General Motors’ fleet of Chevrolet Equinox Fuel Cell vehicles has already topped 3 million miles of real-world driving. Some of them have even each accumulated more than 120,000 miles. GM estimates that these vehicles have saved 157,894 gallons of gasoline. The fleet is part of GM’s 119-vehicle Project Driveway program that was launched in 2007, since which over 5,000 drivers have given feedback on the functionality and drivability of fuel cell technology.
Charlie Freese, executive director of GM’s global fuel cell engineering activities, remarked that Hydrogen fuel cell technology is a vital part of the carmaker’s advanced propulsion portfolio, on which they have been making substantial progress.
He noted that GM’s fuel cell vehicles operated through seven full winters and through different environmental conditions – which means that fuel cells can really meet the “demands of real-world drivers.”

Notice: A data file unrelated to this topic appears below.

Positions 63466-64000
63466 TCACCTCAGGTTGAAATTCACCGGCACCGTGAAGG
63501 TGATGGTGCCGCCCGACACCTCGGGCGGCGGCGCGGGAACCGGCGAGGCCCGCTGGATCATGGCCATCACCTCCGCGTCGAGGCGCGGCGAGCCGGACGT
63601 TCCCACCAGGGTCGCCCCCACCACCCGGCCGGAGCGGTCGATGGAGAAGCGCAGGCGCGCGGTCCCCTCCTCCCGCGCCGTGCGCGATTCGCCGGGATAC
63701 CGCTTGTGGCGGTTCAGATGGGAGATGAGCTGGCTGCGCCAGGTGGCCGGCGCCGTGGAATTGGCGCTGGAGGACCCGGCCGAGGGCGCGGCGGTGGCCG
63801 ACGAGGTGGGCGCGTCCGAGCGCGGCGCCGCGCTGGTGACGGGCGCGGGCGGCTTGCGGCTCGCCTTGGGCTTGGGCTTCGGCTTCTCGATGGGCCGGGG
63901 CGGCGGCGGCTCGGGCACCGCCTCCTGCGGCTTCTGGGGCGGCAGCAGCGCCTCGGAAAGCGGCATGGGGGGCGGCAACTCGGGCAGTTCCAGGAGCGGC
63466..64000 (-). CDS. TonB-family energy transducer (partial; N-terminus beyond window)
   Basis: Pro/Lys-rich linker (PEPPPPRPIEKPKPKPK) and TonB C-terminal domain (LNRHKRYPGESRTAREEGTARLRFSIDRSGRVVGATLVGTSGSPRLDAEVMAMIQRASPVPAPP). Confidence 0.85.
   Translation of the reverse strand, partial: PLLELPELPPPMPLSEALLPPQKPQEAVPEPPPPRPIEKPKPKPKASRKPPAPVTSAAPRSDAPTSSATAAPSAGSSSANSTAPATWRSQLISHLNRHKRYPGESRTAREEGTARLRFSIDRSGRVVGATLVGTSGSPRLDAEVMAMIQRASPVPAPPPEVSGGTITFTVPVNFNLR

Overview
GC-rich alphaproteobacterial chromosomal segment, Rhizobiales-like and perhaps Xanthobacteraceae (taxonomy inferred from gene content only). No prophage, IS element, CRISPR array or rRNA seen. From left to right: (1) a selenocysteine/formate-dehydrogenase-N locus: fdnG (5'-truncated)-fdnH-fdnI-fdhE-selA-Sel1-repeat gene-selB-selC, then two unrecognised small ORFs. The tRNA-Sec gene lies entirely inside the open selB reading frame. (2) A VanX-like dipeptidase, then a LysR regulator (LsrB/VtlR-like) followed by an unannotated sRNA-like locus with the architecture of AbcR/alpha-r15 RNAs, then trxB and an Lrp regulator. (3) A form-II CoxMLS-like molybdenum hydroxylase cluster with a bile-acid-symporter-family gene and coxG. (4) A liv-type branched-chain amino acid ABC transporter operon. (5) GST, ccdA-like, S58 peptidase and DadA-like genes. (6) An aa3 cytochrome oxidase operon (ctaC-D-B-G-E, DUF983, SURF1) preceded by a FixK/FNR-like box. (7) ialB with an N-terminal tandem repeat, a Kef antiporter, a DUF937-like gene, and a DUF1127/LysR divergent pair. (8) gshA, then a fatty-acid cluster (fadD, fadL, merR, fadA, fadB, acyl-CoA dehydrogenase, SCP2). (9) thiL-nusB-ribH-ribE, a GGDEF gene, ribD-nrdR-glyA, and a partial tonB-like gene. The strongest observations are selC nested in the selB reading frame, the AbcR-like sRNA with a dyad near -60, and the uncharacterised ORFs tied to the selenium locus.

In July 2013, GM and Honda disclosed a long-term partnership to co-develop next-generation fuel cell and hydrogen storage systems, targeted at commercialization of the technology by 2020. Both carmakers are collaborating with stakeholders to further advance refueling infrastructure, which is crucial for the viability and consumer acceptance of hydrogen-powered vehicles.
In September 2013, GM and the U.S. Army Tank Automotive Research, Development & Engineering Center (TARDEC) disclosed an expansion of their collaboration for testing automotive fuel cell technology. GM ranked first in total fuel cell patents granted in 2013, as per The Clean Energy Patent Growth Index.
“Hydrogen fuel cell technology is an important part of GM’s advanced propulsion portfolio and we continue to make substantial progress in furthering this technology,” said Charlie Freese, executive director of GM’s global fuel cell engineering activities. “These vehicles have operated through seven full winters and a wide range of environmental conditions, proving that fuel cells can meet the demands of real-world drivers.” [source: GM]